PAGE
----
In its first seven months of operation The Hall of Human Life distributed more than 400,000 wristbands. “People love learning about themselves,” says Elizabeth Kong, the exhibition manager. “Some visitors spend the whole day there, or keep their bracelets and come back on another day so they can finish all of the link stations. They see that everyone is different and that variability makes us human. They also see that there can be wide variations in what’s considered normal.” Visitors who keep their wristbands can log into the exhibition from home and receive a customized summary of their data.

In another section of the exhibition, the “Living Laboratory,” visitors are invited to participate in real experiments run by scientists from local universities and research centers. In one recent experiment a researcher from Boston University’s dental school collected saliva samples from volunteers and cultured them to assess whether people with gluten intolerance (determined through interviews) had different types of bacteria in their mouths than others who did not have trouble digesting gluten. Earlier studies in the “Living Laboratory” addressed topics ranging from math and language cognition to the relationship between the shape of a person’s foot and his or her walking gait.

The sections of The Hall of Human Life that invite visitor participation were carefully designed to protect privacy and make people feel comfortable about sharing personal information. None of the link stations ask for any type of medical data that would be protected as personal health information by law.

“The moment people feel that they are being tracked, they react very negatively,” says Kong. The museum’s internal review board and legal counsel reviewed all elements of the exhibition, and researchers who solicit volunteers in the “Living Laboratory” are required to obtain clearance for human-subject research from their home institutions.

Without such visible safeguards many Americans have strong reservations about sharing their personal medical information. This is not an abstract fear: the 2009 economic stimulus act and the Affordable Care Act both contain provisions that require doctors and health plans to start converting from paper records to electronic records that can be shared securely; the aim is to cut costs and reduce clerical errors.

And consumers do worry about who can access their medical records. In a 2007 Harris poll 50% of respondents agreed with this statement: “Patients have lost all control today over how their medical records are obtained and used by organizations outside the direct patient health care [sic] such as life insurers, employers and government health agencies.” Even those who use Facebook, LinkedIn, and Twitter—where many users routinely share (and sometimes over-share) personal information—express similar concerns. Surveys show that many adult social-media users in the United States worry that the health data they share with doctors, researchers, or drug companies could be used in ways that would harm them, for example, by denying them health-care benefits or employment. And they have reason to be concerned about whether their information will be protected. A study published in Science in 2013 showed that it was possible to identify people who had donated DNA samples to genomic studies by cross-tabulating the genetic data with other publicly available demographic information, including genealogy databases.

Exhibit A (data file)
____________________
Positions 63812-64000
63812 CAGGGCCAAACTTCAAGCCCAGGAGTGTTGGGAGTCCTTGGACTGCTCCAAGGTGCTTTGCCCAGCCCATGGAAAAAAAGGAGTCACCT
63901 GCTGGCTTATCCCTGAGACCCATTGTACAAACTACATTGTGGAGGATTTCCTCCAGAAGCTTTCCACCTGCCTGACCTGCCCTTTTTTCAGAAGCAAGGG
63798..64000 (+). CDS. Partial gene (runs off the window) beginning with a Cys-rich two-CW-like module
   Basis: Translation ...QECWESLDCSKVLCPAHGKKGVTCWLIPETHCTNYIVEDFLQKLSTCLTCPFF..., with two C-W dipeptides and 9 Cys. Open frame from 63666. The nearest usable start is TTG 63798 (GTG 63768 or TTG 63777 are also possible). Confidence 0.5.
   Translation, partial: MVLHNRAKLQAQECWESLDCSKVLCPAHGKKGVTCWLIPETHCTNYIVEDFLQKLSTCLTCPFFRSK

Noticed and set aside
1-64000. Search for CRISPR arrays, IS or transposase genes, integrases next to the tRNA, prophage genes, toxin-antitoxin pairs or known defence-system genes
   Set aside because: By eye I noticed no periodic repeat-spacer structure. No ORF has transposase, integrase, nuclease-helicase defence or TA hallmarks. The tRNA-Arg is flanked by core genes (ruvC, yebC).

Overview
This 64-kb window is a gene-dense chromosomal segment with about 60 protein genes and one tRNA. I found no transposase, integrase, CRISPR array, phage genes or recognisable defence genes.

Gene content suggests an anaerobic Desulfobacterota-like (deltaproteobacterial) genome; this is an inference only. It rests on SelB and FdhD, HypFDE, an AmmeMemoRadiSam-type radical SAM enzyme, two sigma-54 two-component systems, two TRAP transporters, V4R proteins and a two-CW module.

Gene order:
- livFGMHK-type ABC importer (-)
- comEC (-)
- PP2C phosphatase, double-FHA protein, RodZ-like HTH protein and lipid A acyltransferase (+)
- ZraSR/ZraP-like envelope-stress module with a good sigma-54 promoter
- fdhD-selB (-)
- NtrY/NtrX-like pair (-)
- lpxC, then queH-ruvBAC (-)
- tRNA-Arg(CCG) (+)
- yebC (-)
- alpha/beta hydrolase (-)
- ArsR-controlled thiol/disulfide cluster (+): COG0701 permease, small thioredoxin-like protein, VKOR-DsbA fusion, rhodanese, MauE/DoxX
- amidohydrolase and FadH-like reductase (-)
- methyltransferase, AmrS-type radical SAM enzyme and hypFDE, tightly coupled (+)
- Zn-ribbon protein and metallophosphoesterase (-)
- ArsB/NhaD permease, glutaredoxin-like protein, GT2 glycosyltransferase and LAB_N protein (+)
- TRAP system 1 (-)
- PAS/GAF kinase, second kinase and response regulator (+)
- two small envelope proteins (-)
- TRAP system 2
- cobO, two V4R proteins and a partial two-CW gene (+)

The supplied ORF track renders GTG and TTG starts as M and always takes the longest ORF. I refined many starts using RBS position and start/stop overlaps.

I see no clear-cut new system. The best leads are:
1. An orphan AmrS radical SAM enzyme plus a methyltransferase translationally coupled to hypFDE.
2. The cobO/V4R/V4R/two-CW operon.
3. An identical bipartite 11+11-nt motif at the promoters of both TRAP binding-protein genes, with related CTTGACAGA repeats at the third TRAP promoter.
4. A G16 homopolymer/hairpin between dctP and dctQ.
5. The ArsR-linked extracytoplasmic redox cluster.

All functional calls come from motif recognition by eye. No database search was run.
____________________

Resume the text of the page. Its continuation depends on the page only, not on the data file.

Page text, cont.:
Nonetheless, the vast majority of respondents say they would be willing to share their data (with identifying information removed) to help doctors improve care. Observers have dubbed the idea of sharing personal information for broader social benefit “data altruism.” Thousands of people with medical conditions already practice it on such websites as PatientsLikeMe, where they share information about their medical histories and treatment with other patients, health-care providers, and companies that make drugs and medical equipment. These sites seek to help doctors understand their patients’ conditions and accelerate the development of new treatments. They also can show what doesn’t work. For example, in 2011 the research team at PatientsLikeMe published a study in Nature Biotechnology based on data submitted by 596 members with amyotrophic lateral sclerosis (ALS, commonly known as Lou Gehrig’s disease), showing that lithium did not slow the progression of ALS. The study refuted work published by an Italian team three years earlier that had suggested lithium could have beneficial effects.

Taken together, the Internet, social networks, and mobile technologies are reshaping many aspects of health care. If society can find ways to promote more sharing of personal health information while addressing privacy concerns, more consumers could decide to be data altruists. From visiting The Hall of Human Life, I learned some new things about how my own body works and the insights that can be gained from group data. The Museum of Science has created a valuable experience for visitors by giving them the opportunity to pool and view personal information in a setting that respects their privacy but also shows the value of sharing.